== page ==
During his presidency, my identity, which had been at best, a “private matter only” shared with friends, and, at worst, a liability, turned into a wellspring of pride and power for me. President Obama encouraged me to make my identity a part of my professional and personal life. At the most micro level, the English electives I teach now reflect my passion for multiculturalism but his effect on me is even larger: he inspires me to be a kinder, more compassionate citizen.
What I will miss most about Obama’s presidency is his courage to express love: for and of books, family, friends, children (ah, all those Obama-meets-baby moments!), of strangers. I think of the black boy Jacob, who touched Obama’s hair and must have thought, “I could be president someday!”
About a month ago, I taught my sophomores Austen’s Pride and Prejudice, and I asked them who they thought made marriage seem desirable. One boy said, “It doesn’t matter what your political views are. The Obamas are cool.” My other students nodded. “Relationship goals,” said another boy. A girl opened her laptop and pulled up her favorite photo of them, an image of their leaning against each other in an elevator after the inaugural ball, forehead to forehead, his tuxedo jacket around her shoulders. I have rewatched his presenting Vice President Biden with the Presidential Medal of Freedom with Distinction a dozen times over the last week. I think of his arms around his daughters while the First Lady spoke at the DNC.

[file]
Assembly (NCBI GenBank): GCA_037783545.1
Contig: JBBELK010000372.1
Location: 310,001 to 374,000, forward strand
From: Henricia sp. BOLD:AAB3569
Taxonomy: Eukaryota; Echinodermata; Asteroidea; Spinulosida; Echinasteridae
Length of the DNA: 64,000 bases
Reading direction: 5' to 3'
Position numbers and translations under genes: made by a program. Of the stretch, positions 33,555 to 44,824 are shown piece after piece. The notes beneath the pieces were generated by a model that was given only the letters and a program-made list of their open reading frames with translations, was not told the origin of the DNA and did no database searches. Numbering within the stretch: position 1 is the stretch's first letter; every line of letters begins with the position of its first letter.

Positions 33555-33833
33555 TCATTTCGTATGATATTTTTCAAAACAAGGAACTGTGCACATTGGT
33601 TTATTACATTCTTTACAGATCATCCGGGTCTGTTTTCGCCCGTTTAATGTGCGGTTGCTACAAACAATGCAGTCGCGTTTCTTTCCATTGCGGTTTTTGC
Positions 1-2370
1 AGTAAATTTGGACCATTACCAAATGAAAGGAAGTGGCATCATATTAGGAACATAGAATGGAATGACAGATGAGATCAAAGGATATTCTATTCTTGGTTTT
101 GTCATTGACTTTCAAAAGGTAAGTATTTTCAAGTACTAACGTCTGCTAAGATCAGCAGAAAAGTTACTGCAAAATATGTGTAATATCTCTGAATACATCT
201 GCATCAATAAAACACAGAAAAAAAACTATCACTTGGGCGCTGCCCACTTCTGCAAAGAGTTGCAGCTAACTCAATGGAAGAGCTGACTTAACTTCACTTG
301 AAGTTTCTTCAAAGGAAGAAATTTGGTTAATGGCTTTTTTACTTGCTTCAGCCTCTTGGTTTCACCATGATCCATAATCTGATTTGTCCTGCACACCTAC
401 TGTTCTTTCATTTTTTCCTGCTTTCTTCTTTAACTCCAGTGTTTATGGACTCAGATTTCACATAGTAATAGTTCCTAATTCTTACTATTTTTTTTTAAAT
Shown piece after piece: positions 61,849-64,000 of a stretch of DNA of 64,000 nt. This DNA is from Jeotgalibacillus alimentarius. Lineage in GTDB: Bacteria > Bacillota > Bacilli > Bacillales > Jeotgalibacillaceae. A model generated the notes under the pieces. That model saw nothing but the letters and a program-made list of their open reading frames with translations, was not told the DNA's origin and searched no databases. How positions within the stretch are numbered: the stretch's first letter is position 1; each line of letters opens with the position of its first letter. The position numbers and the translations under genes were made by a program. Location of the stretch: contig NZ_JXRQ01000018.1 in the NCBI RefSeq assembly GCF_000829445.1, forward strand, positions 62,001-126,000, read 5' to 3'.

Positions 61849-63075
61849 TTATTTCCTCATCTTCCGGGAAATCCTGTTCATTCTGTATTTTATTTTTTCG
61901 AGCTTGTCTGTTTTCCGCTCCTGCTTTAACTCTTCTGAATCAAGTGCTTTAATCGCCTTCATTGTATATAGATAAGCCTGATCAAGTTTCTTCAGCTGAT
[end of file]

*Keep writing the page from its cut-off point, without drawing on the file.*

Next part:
I have grown up with him. In 2008, I was single and today, I am a wife and a mother. Especially with a daughter of my own now, I am sometimes saddened and afraid of this world we are leaving our children but remembering Obama makes me act. He makes me brave.
For reminding me that the US is a place where I can live in the possible, for making me feel more included, I am so grateful for him. Over the last eight years, he’s convinced me that I’ve chosen the right place to call my permanent home. For me, President Obama symbolizes the best parts of this country. It is a home worth fighting for and, despite and in spite of its many difficulties and problems, it’s where I want my baby to grow up.
It can, as the president said of his first kiss with the First Lady, “taste like chocolate.”
One day from the end of his presidency (and only a couple hours away from my deadline for this article), I remember some of my favorite vignettes: his dancing to Earth, Wind, and Fire; his singing “Amazing Grace”; his mic drop; his sexy, cellular love of Michelle Obama; his public adoration of daughters Malia and Sasha; his brotherhood with Vice President Biden; and his advocating for the LGBTQ+ community and women’s reproductive rights. His optimism and sense of humor through all that was “more beautiful and more terrible” make me miss him, deeply, with affection as poignant and physical as watching my most beloved teachers retire.
So here it is: I love President Obama. I miss him already. Thank you. I'm proud you were my president. – Rappler.com
Kristine Sydney was born in the Philippines, raised in Saudi Arabia, and has studied and worked in the United States for the last 23 years. She teaches high school English at a private school in Rhode Island. Follow her on Twitter at @kosheradobo.